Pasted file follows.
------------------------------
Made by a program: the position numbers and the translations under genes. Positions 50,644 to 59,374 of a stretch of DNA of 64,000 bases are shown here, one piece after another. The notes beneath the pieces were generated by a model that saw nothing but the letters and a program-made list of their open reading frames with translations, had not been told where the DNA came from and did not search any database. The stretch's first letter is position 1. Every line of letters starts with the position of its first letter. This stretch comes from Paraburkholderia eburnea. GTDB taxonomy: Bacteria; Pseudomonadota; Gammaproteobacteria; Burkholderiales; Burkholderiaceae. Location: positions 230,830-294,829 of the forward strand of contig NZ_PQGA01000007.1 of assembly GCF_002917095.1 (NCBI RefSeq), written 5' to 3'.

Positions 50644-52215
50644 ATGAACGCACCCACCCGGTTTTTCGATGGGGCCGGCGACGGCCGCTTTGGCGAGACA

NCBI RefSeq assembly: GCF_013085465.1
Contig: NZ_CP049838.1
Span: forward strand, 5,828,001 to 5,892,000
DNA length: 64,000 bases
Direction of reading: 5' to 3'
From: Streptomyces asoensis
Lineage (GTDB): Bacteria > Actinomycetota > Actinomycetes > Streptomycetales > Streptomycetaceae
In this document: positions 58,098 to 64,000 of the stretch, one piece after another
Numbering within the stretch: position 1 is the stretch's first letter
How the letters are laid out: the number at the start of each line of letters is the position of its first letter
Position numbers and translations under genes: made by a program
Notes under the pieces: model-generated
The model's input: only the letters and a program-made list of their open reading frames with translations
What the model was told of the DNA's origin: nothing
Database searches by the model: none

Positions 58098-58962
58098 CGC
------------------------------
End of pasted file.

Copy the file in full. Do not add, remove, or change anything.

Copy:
Made by a program: the position numbers and the translations under genes. Positions 50,644 to 59,374 of a stretch of DNA of 64,000 bases are shown here, one piece after another. The notes beneath the pieces were generated by a model that saw nothing but the letters and a program-made list of their open reading frames with translations, had not been told where the DNA came from and did not search any database. The stretch's first letter is position 1. Every line of letters starts with the position of its first letter. This stretch comes from Paraburkholderia eburnea. GTDB taxonomy: Bacteria; Pseudomonadota; Gammaproteobacteria; Burkholderiales; Burkholderiaceae. Location: positions 230,830-294,829 of the forward strand of contig NZ_PQGA01000007.1 of assembly GCF_002917095.1 (NCBI RefSeq), written 5' to 3'.

Positions 50644-52215
50644 ATGAACGCACCCACCCGGTTTTTCGATGGGGCCGGCGACGGCCGCTTTGGCGAGACA

NCBI RefSeq assembly: GCF_013085465.1
Contig: NZ_CP049838.1
Span: forward strand, 5,828,001 to 5,892,000
DNA length: 64,000 bases
Direction of reading: 5' to 3'
From: Streptomyces asoensis
Lineage (GTDB): Bacteria > Actinomycetota > Actinomycetes > Streptomycetales > Streptomycetaceae
In this document: positions 58,098 to 64,000 of the stretch, one piece after another
Numbering within the stretch: position 1 is the stretch's first letter
How the letters are laid out: the number at the start of each line of letters is the position of its first letter
Position numbers and translations under genes: made by a program
Notes under the pieces: model-generated
The model's input: only the letters and a program-made list of their open reading frames with translations
What the model was told of the DNA's origin: nothing
Database searches by the model: none

Positions 58098-58962
58098 CGC